C# 9 gives you a better way to create value objects and some simpler code to use while doing it. But even if you don't care about value objects, the new keyword has some cool changes.
You're missing out on some cool features if you're building applications in .NET Core 3 and not exploiting the new features in C# 8. Here's what Peter thinks are the ones you'll find most useful.
Thanks to Chris Sainty and Remi Bourgarel, working with local storage from a Blazor application running either in the browser or out of it is relatively easy. Testing your code can be equally easy but only if you set up support the real world of network connections.
Right now, in Visual Studio, you can create a solution that takes a single UI with its code and shares it across Windows, Android, macOS, iOS and web browsers. It's not a perfect cross-platform solution (yet), but it's here now.
Really, you only need to do two kinds of testing: Unit testing (to make sure that your individual components work) and end-to-end testing (to make sure your application works). Anything else is just a waste of your time.
GraphQL gives clients who call your Web services the ability to specify what properties of your data objects they want. Here are two ways to let those clients also specify which data objects they want.
GraphQL lets you create data access services without writing controllers. Instead of writing procedural code, you declare schemas describing what queries you'll accept and what you're willing to return. Here's how to get started in ASP.NET Core.
ASP.NET Core Version 3.1 adds some new features for managing events in Blazor. You may think you'll never need them, but there may be a time when you'll be glad to know about at least one of them.
ASP.NET Core Version 3.1 has at least two major changes that you'll want to take advantage of. Well, Peter thinks you will. Depending on your background, your response to one of them may be a resounding “meh.”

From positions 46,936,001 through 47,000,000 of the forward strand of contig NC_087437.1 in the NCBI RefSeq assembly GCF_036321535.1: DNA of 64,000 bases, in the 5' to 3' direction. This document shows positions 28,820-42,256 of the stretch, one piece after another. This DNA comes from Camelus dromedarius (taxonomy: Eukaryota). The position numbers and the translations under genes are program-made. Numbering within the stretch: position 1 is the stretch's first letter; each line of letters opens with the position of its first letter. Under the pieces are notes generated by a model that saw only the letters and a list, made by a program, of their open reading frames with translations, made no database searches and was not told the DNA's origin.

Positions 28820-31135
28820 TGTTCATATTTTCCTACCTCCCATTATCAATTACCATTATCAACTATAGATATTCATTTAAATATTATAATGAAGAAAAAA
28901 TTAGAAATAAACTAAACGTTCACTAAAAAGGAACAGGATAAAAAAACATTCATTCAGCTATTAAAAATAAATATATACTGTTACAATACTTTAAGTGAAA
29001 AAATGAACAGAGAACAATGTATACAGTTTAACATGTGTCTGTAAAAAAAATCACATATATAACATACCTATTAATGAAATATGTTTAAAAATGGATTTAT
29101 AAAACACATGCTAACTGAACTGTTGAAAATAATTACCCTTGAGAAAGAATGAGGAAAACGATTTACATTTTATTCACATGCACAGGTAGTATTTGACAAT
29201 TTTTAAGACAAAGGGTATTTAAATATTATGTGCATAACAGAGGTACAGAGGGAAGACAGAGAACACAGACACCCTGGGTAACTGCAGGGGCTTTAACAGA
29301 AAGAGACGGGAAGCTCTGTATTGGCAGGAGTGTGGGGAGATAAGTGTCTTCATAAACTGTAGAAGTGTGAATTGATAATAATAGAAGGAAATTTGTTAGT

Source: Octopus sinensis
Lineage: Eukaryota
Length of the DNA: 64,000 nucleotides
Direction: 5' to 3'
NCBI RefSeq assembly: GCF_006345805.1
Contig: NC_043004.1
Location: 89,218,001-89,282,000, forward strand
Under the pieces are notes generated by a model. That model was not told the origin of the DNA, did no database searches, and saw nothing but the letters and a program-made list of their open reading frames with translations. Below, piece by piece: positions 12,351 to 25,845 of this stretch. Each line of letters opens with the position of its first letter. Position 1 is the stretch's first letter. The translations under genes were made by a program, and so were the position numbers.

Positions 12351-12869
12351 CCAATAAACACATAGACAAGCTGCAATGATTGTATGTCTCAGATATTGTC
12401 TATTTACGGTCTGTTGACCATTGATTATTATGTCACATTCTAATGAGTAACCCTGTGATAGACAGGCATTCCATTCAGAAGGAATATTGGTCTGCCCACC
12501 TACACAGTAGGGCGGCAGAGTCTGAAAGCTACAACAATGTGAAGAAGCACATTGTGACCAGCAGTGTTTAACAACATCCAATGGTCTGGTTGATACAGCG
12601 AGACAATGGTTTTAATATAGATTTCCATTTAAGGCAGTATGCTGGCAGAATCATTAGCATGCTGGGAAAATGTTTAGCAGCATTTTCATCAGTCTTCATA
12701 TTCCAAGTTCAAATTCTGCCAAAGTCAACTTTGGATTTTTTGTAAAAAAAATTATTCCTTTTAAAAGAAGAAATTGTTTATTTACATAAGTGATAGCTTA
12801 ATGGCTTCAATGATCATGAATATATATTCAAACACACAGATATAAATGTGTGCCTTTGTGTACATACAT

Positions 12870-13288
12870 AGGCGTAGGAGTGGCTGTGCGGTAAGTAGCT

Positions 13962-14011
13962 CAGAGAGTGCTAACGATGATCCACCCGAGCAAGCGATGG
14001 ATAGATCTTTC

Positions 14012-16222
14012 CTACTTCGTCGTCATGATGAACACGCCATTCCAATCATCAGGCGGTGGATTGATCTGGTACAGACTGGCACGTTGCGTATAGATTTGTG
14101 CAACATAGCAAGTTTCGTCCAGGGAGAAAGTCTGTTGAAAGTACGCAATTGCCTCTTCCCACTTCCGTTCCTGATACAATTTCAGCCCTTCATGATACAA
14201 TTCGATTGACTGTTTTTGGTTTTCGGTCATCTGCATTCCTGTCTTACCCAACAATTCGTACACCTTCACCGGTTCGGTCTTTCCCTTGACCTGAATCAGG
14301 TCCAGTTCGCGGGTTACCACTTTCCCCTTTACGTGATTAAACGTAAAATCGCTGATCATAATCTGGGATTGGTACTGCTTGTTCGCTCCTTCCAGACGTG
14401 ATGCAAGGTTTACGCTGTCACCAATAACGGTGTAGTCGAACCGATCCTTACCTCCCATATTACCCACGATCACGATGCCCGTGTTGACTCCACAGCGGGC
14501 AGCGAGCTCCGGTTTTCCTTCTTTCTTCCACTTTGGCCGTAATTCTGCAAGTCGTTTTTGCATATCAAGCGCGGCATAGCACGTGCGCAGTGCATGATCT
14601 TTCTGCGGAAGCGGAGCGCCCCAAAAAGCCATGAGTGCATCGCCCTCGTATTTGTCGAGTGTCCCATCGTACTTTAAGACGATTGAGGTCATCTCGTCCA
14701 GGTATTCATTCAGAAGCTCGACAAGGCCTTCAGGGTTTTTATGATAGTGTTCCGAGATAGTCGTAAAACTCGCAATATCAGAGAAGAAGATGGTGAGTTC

If you're creating business services that send dates and decimal data then you may be concerned that gRPC services don't support the relevant data types. Don't Panic! There are solutions. Here's how to use them.
In the real world, you've been dealing with the State pattern every time you designed a set of database tables. The Protocol Buffers specification lets you do the same thing when you define the messages you send and receive from your gRPC Web Service.
Here's everything you need to know to create a standard set of reusable message formats to use with your gRPC services.
Peter's pretty fanatical about replacing documentation/comments with readable code. So he's very excited about using enums when defining gRPC services. Very. Excited. But there are some best practices and "things to be aware of" when using this feature.
Defining your gRPC service using the Protocol Buffers specification is pretty easy. There are just a couple of things to be aware of as you convert from the specification to .NET Core and then manage your service's evolution.
When you need to integrate authorizing the user to perform some activity (or just want to retrieve information about the current user), you need to work with the ClaimsPrincipal’s Claims objects. Here’s everything you might want to do.